Scientific Aspects of Control of Biological Weapons.

01 July 1995

Biological weapons (BW) are living, i.e. self-replicating, microorganisms which are intended to be spread deliberately in aerosols, food or water to cause disease or death in man, animals or plants. They are usually bacteria or viruses; anthrax bacilli and Venezuelan equine encephalitis virus are typical examples.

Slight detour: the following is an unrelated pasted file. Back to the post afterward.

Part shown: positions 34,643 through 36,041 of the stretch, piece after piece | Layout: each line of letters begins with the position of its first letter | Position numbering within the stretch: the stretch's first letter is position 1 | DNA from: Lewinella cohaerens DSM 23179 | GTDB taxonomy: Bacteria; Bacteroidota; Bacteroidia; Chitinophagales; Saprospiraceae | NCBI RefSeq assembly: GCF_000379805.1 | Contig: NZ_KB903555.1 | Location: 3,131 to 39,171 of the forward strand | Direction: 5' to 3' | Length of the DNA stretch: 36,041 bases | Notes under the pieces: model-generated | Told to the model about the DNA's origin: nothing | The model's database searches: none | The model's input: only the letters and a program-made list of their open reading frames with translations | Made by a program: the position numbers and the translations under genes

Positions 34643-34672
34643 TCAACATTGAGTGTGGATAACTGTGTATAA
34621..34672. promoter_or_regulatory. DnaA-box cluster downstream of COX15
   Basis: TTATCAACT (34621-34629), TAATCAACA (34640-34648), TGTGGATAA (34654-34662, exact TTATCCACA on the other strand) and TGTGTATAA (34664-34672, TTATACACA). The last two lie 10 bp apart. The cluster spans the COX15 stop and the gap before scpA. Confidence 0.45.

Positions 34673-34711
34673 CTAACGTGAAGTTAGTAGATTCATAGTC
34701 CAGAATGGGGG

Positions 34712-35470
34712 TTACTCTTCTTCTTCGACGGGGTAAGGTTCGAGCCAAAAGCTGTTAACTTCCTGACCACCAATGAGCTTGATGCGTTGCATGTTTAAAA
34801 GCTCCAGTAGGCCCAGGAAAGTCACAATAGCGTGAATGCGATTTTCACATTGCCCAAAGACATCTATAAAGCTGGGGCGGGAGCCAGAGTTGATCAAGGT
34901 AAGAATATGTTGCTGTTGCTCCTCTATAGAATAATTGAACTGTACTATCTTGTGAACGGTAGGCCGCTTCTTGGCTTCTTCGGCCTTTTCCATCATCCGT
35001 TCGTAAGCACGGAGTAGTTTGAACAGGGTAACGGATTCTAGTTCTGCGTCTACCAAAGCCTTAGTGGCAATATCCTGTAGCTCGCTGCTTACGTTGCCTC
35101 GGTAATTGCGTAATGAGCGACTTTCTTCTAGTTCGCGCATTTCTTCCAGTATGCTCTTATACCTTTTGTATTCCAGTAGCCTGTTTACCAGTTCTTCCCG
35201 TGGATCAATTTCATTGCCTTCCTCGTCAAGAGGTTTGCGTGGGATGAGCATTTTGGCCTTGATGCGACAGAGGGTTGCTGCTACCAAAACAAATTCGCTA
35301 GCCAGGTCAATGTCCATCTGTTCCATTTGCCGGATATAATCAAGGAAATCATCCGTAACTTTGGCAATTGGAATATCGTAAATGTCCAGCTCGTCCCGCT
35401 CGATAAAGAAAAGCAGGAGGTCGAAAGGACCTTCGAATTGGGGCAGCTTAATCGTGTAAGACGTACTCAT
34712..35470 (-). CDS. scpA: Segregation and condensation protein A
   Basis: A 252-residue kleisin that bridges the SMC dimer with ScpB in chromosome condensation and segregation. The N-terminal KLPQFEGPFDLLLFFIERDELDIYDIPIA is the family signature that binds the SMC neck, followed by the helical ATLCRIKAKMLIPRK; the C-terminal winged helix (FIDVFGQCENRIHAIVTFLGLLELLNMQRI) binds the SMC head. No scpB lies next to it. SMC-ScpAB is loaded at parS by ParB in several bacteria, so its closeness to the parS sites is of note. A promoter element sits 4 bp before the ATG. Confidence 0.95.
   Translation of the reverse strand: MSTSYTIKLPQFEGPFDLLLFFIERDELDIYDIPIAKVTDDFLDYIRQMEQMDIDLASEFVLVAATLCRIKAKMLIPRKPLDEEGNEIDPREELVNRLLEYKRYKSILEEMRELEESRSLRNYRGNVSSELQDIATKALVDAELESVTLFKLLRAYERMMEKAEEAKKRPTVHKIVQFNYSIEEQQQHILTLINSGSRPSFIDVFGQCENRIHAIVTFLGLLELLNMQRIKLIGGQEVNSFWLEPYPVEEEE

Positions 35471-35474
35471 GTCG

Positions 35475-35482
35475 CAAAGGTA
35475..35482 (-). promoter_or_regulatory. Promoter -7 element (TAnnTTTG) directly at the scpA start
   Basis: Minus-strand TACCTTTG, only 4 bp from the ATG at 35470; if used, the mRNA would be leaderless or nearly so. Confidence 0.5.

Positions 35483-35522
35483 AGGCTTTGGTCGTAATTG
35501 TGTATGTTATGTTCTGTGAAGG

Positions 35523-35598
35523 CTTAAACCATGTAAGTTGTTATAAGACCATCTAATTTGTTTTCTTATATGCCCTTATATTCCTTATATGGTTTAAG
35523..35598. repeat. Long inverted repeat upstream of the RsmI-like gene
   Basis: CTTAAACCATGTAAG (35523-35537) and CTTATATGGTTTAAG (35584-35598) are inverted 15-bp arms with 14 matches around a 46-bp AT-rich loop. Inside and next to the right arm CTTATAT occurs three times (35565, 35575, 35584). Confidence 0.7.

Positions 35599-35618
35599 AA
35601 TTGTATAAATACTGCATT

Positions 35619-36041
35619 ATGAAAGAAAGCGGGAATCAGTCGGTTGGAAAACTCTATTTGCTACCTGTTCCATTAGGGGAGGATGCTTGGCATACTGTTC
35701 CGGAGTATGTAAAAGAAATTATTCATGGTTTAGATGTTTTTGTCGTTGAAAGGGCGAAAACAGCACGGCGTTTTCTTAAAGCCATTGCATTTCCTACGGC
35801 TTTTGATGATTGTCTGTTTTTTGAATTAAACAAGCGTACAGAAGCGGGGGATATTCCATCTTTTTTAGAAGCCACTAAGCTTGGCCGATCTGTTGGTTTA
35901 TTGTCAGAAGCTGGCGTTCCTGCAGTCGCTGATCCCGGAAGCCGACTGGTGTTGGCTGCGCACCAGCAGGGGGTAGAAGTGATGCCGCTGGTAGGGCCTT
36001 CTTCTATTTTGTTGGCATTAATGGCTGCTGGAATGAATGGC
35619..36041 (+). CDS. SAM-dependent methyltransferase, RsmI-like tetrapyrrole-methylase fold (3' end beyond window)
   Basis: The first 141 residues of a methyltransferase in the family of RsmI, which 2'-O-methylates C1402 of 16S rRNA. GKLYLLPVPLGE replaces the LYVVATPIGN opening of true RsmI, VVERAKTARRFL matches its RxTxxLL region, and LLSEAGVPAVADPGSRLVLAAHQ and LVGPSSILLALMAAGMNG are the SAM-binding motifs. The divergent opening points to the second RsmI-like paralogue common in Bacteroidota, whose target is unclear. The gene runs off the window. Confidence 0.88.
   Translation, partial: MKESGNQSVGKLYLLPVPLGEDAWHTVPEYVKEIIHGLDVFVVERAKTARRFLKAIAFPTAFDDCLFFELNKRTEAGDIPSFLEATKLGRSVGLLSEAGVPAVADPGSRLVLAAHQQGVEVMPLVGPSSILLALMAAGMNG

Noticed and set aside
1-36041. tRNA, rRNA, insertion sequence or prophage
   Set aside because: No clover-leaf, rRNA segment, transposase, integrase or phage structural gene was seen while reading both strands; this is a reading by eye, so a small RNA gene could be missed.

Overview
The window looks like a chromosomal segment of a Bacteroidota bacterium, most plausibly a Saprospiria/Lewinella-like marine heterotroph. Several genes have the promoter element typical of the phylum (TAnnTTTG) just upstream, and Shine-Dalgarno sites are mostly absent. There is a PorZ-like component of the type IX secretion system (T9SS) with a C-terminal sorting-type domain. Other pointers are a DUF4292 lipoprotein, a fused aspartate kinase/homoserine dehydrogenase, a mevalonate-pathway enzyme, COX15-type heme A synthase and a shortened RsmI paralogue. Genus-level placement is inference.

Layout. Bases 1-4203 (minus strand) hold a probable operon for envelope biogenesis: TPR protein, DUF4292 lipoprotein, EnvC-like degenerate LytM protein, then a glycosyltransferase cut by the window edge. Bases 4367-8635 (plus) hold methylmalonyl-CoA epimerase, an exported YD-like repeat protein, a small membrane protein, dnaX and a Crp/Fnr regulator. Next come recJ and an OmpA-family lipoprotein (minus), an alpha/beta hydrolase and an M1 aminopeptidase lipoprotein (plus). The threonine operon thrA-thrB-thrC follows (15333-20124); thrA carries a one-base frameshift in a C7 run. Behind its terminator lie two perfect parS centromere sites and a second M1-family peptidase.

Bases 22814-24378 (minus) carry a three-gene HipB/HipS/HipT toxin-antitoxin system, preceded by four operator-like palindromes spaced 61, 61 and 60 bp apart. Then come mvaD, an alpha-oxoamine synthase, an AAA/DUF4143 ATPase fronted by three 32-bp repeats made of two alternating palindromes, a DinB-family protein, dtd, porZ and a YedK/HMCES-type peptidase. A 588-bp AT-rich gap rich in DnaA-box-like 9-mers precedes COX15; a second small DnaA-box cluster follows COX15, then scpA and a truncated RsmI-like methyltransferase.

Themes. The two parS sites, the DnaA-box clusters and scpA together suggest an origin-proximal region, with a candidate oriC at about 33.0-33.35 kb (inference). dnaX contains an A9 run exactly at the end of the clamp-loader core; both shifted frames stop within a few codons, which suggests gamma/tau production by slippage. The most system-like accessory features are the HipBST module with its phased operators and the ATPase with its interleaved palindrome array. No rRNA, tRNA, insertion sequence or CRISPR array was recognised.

The term BW is also used for toxins, non-living poisons of biological origin, which are either lethal like botulinum toxin or incapacitating like staphylococcus enterotoxin B. These four and about eight other agents were stockpiled for use as BW during the second world war and its after­math. In the past two decades, the potential danger from BW has increased for two main reasons. First, the rapid progress of biotechnology and the advent of genetic manipula­tion have made it possible to produce many new agents. Second, as was emphasized by the Gulf War, BW are particularly attractive to some developing countries because they can be produced cheaply with relatively moderate facilities and be used in covert oper­ations. The escalating dangers must be controlled.